After St. Peters Basilica in Rome, this is the second most beautiful church in the world!
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My husband and I were only in Barcelona for a couple of days, and on our last day, I only had one place left that I had still yet to tick off my bucket list – La Sagrada Familia (Basilica of the Sagrada Familia). It’s Barcelona’s number one tourist attraction, and not without reason, as it’s absolutely incredible! For me, this was the biggest highlight of my time in Barcelona by far. Although we didn’t get to venture inside due to our tight budget, I seriously didn’t care, as I was left more than happy from the fantastic views taken in from the outside.
Located in the Eixample District, the cathedral was designed by Antoni Gaudi, and building work commenced in 1880. Believe it or not, it is still under construction today, which I think adds to its beauty and intrigue. Most of the world’s beautiful cathedrals were built hundreds of years ago, and we never got to see them being built, so to actually see one only somewhat complete and otherwise still under construction was a pretty special experience for me. While we were here, there was talk that the city of Barcelona was trying to get it finished by the year 2020, as it would mark 100 years since Gaudi’s death, but I don’t think that’s very likely considering that now it is 2021. I guess that’s what happens when the whole country is working on “Spanish” time. So it will just get finished when it’s finished.
So just what is it that makes this cathedral so spectacular? Well to start with, the back of the church almost looks like it’s melting. This is hard to describe, but just take a look at the photo’s below and see what you think.
At a glance, it can be difficult to pick out all the finer details contained within the many spires located at the back of the cathedral. Yet, when you look closely, they are made up of detailed sculptures of people, mosaics, leaves, and foliage carved out of stone. It really is incredible. The back of the basilica is by far my favourite part of this construction.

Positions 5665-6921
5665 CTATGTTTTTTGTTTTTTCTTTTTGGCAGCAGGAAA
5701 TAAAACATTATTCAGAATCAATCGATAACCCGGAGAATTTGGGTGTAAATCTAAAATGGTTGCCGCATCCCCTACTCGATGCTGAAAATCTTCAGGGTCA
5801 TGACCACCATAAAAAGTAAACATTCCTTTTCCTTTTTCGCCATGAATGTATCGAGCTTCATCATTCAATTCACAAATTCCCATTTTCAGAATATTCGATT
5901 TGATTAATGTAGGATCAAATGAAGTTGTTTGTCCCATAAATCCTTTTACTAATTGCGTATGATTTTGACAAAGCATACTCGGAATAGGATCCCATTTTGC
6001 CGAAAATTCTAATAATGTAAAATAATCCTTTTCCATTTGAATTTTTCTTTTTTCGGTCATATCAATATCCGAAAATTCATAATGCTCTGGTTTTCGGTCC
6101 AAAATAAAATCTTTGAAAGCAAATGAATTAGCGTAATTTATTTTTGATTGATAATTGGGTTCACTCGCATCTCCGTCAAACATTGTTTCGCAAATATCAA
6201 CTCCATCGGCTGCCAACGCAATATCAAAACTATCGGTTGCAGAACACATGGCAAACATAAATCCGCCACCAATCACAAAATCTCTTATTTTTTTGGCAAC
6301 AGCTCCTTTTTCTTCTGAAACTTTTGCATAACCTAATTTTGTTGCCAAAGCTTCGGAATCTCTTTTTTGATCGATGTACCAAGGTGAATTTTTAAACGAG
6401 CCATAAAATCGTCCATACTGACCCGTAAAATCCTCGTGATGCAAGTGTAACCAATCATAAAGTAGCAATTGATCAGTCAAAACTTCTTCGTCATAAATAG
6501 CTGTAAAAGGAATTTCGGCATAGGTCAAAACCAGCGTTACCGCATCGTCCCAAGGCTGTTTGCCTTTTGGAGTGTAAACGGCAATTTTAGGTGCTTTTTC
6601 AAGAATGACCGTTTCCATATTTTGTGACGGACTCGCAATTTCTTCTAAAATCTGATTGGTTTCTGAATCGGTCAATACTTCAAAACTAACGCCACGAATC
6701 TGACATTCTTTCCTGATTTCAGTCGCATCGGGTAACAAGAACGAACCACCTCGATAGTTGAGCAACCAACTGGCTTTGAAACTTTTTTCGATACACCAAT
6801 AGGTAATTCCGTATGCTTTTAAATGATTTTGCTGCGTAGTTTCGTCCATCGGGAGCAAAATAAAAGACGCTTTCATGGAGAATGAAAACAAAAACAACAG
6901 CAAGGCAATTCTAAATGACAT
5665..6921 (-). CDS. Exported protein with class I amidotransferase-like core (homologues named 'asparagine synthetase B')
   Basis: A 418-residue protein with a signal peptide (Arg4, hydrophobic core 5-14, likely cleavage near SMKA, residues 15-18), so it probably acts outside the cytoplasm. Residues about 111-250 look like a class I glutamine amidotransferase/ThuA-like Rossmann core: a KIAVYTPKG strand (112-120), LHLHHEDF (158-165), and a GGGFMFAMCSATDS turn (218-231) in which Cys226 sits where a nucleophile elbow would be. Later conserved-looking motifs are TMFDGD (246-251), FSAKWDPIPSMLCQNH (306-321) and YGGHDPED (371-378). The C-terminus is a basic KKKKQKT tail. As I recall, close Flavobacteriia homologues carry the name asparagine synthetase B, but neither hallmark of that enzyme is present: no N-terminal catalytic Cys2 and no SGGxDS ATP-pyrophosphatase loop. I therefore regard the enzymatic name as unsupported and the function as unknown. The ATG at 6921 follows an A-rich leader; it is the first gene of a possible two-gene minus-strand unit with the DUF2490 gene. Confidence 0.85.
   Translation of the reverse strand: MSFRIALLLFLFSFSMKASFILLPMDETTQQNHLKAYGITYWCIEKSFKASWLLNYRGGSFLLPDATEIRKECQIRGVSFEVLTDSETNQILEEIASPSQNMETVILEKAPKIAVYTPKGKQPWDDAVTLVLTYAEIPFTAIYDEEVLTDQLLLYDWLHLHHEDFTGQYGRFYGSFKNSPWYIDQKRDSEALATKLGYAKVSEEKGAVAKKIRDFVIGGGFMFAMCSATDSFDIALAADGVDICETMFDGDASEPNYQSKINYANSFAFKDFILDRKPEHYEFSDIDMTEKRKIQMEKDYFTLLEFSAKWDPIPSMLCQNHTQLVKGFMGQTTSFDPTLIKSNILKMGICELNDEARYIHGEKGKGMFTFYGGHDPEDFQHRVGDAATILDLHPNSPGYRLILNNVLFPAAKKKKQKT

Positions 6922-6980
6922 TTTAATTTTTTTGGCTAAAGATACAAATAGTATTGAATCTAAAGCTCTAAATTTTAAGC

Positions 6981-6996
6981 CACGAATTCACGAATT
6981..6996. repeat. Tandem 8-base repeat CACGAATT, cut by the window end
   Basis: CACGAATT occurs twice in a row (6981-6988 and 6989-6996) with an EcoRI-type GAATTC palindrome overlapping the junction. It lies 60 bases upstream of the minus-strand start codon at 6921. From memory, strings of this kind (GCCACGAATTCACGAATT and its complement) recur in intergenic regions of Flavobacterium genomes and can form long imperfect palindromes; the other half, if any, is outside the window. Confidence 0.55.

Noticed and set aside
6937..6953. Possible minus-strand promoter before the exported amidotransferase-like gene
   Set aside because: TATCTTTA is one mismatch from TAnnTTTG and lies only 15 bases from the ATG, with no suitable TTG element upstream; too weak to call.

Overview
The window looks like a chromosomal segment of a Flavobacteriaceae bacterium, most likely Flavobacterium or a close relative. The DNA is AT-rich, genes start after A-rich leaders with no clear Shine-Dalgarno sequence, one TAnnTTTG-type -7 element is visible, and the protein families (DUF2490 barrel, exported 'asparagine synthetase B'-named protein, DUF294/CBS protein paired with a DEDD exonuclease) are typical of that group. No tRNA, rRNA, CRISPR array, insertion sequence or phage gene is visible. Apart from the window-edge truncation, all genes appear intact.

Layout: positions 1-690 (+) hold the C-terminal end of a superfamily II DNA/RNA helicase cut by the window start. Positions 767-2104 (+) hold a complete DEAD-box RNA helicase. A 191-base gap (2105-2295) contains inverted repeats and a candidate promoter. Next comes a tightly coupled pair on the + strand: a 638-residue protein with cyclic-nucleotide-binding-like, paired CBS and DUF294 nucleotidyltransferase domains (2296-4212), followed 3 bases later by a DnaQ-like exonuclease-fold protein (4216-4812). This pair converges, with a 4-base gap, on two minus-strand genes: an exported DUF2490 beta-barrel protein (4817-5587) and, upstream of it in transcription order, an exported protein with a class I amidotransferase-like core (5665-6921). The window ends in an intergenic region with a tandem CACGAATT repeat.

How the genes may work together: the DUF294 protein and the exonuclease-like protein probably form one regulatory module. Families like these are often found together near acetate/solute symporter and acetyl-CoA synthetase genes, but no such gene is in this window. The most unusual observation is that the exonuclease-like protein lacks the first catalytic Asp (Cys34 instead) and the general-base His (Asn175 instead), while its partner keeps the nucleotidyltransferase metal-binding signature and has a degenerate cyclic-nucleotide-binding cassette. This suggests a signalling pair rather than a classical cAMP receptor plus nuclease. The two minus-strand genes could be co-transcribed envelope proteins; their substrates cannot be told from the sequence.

On the opposite end, at the front of the cathedral, some sections of stonework look relatively new, which you will see have a pale stone colour. They contrast nicely against the older sections, which have discoloured and weathered over time. There is a figure of poor Jesus with his arms stretched out like he was supposed to be on the cross, but the cross still wasn’t there, and the stone figures here lacked the same finished, well-carved look that had been bestowed upon the back section. Although the detail is somewhat lacking, it still looks amazing, and you could easily use your imagination to see what the finished piece would look like. The church has twelve spires in total, which are said to represent the apostles. In order to get a cracking view of all of them, as well as the basilica itself, you can head to Placa de Gaudi, a small but lovely park across the road from the cathedral. Aside from the best views, it will also award you a break from the crowds. The only downside was the abundance of cranes and scaffolding in sight. Don’t be surprised if they’re still around during your visit too. With it still not being finished, it remains somewhat of a construction site.
Next time I visit Barcelona, I will definitely go back, as I can’t wait to see the progress! Of course, I’m very keen to see the interior, but I just can’t see it as magical as the exterior. However, I would love to be proved wrong.
Have you been to Barcelona? What did you think of this wonderful city? What is your favouite thing to do when here? Leave me a comment below.
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